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Shang-Chi and the Asian-American Identity Crisis

The opinions expressed in this article are the writer’s own and do not reflect the views of Her Campus.

What does it feel like growing up and watching movies only to never see anyone that looks like you starring in them? To see your culture used only as a punchline or to push harmful stereotypes? To exist in a world where you don’t feel wanted or like you belong? Well, it feels alienating to say the least.

For years, it’s felt like a lonely world, and only recently have Asians been given opportunities they’ve deserved for decades (if we want to date back to the days of Anna May Wong, a century.) With the recent successes of other Asian-led movies like Crazy Rich Asians, To All The Boys I’ve Loved Before, and Minari, it’s easy to see that Asian actors have been greatly underestimated and overlooked. The latest victory can be seen with Marvel’s new superhero movie, Shang-Chi and the Legend of the Ten Rings

Shang-Chi is Marvel’s first Asian-American hero to get his own movie, and the plot tackles more than just the superhero movie cliche of coming into your own and defeating the villain. It tells a deeper story about Asian-American identities regarding assimilation and belonging, who you are and where you came from, and how to accept yourself: the good and the bad.

Shang-Chi (known as Shaun after moving to America and changing his name) and his best friend, Katy, depict perfectly the Asian-American experience for most. Both have “Americanized” their Chinese names to better fit American culture, to be more palatable, which highlights how Asian-Americans often feel like outsiders. Katy is also unable to speak Chinese well despite her mother and grandmother speaking it fluently (something I struggle with too.) 

Overall, it’s frustrating. There is a divide between who you are as an American and who you are as an Asian; it’s a unique experience. Your entire life there is a voice inside your head saying you don’t fit in because how could you when you don’t look, speak, or act like every other American? And on the other side, the same thing can be said. You don’t quite fit into the American lifestyle, but you also don’t fit into the culture your ancestors descend from. It’s an identity tug of war.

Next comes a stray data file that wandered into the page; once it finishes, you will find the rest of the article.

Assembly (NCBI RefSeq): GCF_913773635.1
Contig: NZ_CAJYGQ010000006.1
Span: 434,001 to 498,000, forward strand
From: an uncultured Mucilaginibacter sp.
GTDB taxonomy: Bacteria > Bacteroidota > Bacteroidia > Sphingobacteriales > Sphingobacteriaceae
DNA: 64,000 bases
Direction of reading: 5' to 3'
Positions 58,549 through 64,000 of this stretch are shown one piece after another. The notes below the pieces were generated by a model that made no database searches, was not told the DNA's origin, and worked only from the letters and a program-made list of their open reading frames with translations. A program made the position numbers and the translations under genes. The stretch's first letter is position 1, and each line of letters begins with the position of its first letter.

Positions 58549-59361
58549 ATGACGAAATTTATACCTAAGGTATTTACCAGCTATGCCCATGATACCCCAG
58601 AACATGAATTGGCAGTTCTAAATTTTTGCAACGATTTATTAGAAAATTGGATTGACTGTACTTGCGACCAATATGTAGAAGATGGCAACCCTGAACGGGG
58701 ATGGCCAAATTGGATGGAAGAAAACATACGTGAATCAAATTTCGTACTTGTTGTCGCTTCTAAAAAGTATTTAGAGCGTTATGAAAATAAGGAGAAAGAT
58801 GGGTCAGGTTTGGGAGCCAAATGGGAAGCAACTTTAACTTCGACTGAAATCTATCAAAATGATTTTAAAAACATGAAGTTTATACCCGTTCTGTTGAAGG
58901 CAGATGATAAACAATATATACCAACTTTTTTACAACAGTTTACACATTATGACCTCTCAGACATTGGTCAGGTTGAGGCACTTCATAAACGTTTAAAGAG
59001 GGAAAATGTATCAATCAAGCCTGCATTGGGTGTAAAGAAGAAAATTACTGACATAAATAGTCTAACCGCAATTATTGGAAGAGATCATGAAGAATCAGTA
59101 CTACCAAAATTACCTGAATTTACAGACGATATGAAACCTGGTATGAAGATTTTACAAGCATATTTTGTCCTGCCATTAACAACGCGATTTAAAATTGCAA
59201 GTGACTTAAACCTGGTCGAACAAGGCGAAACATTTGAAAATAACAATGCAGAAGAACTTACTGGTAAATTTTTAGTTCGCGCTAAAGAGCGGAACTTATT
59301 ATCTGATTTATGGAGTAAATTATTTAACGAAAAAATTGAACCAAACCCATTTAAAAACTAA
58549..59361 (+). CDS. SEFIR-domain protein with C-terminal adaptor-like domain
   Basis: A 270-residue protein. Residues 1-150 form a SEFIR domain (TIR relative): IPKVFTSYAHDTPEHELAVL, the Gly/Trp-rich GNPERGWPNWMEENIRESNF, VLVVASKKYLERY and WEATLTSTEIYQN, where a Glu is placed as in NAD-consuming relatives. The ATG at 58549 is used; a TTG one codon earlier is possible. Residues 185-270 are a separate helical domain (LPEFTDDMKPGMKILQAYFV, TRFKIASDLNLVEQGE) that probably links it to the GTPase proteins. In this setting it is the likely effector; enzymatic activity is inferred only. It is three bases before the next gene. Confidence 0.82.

Shang-Chi faces a similar tug of war regarding his own identity. In his case, his identity is torn between inheriting all the negative qualities of his father and all the positive qualities of his mother until he realizes he can’t have one or the other: he is both the bad and the good of his parents.

Accepting both the “bad” and the “good” illustrates the internal battle many Asian-Americans face. Growing up, there was always an intrinsic sense of shame I carried for being Asian. It was something that nagged away at the back of my mind for the better half of my life. I associated being Asian with being bad and being American with being good, but like Shang-Chi, one doesn’t exist without the other when you belong to two cultures. There is no way to cut yourself in half and there is no way to separate who you are. 

Shang-Chi’s success means everything for future opportunities for Asians in media and demonstrating Asians can make money, but it also eloquently describes the Asian-American experience. Ying Nan said it best in the movie. “You are a product of all who came before you. The light and the dark. The legacy of your family. You are your mother. And whether you like it or not, you are also your father. Stop hiding who you are.”

Brianne is a junior at the University of Iowa majoring in Human Physiology and minoring in French. In addition to writing for Her Campus, Brianne is also a member of the Campus Activities Board. Brianne enjoys traveling, rewatching New Girl, drinking coffee, and yelling while she watches hockey games among other sports. She hopes to share her personal experiences, learn new things from others, and build connections.
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